Most Georgia households have consistent, dependable access to enough food for active, healthy living—they are food secure. However, in most recent years, many households are now experiencing food insecurity at times during the year, meaning their access to adequate food is limited by a lack of money and other resources.
What Is Food Security?
According to the USDA, Food security for a household means access by all members at all times to enough food for an active, healthy life. (Coleman-Jensen et al.) Food security includes at a minimum:
The ready availability of nutritionally adequate and safe foods.
Assured ability to acquire acceptable foods in socially acceptable ways (that is, without resorting to emergency food supplies, scavenging, stealing, or other coping strategies).
...and Food Insecurity?
Food insecurity is the limited or uncertain availability of nutritionally adequate and safe foods, or limited or uncertain ability to acquire acceptable foods in socially acceptable ways.
(Definitions are from the Life Sciences Research Office, S.A. Andersen, ed., "Core Indicators of Nutritional State for Difficult to Sample Populations," The Journal of Nutrition 120:1557S-1600S, 1990.)
Does USDA Measure Hunger?
While this information is incredibly important, USDA does not have a measure of hunger or the number of hungry people. Prior to 2006, USDA described households with very low food security as "food insecure with hunger" and characterized them as households in which one or more people were hungry at times during the year because they could not afford enough food. "Hunger" in that description referred to "the uneasy or painful sensation caused by lack of food."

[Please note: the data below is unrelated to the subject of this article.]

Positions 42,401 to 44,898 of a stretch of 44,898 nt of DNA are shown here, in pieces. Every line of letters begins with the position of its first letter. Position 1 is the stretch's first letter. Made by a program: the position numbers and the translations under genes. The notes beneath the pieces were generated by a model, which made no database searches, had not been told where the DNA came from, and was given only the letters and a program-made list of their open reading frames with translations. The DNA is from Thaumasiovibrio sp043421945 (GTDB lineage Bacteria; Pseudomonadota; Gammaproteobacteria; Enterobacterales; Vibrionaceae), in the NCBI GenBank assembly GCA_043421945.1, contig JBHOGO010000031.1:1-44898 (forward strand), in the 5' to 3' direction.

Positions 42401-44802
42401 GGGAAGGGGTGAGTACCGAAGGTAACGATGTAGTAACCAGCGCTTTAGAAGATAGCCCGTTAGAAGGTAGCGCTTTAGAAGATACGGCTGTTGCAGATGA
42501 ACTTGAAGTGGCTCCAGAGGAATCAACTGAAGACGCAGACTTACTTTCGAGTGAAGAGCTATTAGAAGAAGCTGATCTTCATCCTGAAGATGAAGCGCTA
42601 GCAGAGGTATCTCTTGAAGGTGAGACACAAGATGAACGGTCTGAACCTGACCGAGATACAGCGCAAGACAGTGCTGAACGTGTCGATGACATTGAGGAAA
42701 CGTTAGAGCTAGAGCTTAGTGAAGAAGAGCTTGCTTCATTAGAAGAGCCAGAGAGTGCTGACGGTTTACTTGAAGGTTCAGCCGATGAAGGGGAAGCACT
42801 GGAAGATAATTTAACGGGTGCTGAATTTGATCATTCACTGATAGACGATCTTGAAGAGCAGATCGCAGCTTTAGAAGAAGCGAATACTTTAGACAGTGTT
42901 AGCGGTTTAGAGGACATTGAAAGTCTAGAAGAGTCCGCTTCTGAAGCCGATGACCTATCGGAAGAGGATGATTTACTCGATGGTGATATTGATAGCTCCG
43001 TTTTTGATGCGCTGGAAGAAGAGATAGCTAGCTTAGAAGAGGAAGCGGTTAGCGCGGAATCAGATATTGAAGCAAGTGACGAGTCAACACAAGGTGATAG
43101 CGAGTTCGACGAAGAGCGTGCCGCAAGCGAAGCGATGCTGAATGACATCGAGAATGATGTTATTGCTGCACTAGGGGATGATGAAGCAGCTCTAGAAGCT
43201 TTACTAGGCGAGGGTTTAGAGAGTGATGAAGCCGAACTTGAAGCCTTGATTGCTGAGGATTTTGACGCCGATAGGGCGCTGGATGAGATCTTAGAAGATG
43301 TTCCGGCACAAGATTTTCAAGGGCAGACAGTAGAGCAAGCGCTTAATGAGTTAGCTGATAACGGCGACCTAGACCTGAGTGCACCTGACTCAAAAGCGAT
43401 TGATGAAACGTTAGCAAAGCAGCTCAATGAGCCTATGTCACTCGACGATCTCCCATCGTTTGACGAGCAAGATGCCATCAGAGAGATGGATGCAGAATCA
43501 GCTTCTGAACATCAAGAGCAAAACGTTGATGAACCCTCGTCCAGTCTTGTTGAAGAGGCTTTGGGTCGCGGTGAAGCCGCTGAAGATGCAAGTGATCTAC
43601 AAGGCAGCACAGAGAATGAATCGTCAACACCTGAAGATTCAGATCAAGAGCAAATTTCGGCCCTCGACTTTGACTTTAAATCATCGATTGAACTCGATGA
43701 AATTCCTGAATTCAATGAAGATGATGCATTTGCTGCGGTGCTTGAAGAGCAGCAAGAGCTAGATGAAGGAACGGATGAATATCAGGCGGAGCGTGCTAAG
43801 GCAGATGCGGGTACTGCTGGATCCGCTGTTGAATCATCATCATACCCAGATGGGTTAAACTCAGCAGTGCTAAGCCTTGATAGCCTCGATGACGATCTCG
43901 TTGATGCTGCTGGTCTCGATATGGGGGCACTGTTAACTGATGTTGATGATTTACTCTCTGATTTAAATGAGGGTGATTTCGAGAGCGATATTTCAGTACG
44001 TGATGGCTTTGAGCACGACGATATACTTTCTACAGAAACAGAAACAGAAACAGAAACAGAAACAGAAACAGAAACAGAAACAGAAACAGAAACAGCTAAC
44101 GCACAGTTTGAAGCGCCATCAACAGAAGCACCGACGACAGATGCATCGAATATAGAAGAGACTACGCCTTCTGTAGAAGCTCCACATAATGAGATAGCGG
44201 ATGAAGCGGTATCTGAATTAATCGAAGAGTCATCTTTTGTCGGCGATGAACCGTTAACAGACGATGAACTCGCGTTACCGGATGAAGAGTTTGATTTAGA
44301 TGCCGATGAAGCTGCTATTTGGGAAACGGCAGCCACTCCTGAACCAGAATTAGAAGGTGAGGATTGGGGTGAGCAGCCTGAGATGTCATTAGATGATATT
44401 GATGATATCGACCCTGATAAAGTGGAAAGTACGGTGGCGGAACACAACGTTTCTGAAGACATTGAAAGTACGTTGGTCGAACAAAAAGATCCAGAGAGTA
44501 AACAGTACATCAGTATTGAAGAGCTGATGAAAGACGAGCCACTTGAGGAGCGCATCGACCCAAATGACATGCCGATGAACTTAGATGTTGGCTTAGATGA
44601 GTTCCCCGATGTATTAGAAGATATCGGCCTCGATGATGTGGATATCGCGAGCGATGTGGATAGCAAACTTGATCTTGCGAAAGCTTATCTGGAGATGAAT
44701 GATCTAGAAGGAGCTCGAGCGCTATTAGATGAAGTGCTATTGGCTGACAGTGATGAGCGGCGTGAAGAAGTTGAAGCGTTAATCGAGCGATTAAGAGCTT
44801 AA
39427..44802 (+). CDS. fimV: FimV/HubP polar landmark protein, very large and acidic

Information about the incidence of hunger is still of considerable interest and potential value for policy and program design. But providing precise and useful information about hunger is hampered by the lack of a consistent meaning of the word.
"Hunger" is understood variously by different people to refer to conditions across a broad range of severity, from rather mild food insecurity to prolonged clinical undernutrition. (Coleman-Jensen et al.)
Being Food Insecure.
Households that report three or more conditions that indicate food insecurity are classified as "food insecure." That is, they were at times unable to acquire adequate food for one or more household members because they had insufficient money and other resources for food. The three least severe conditions that would result in a household being classified as food insecure are:
They worried whether their food would run out before they got money to buy more.
The food they bought didn't last, and they didn't have money to get more.
They couldn't afford to eat balanced meals.
Households are also classified as food insecure if they report any combination of three or more conditions, including any more severe conditions.
Coleman-Jensen, Alisha, et al. “What Is Food Security?” Measurement, Oct. 2022, www.ers.usda.gov/topics/food-nutrition-assistance/food-security-in-the-u-s/measurement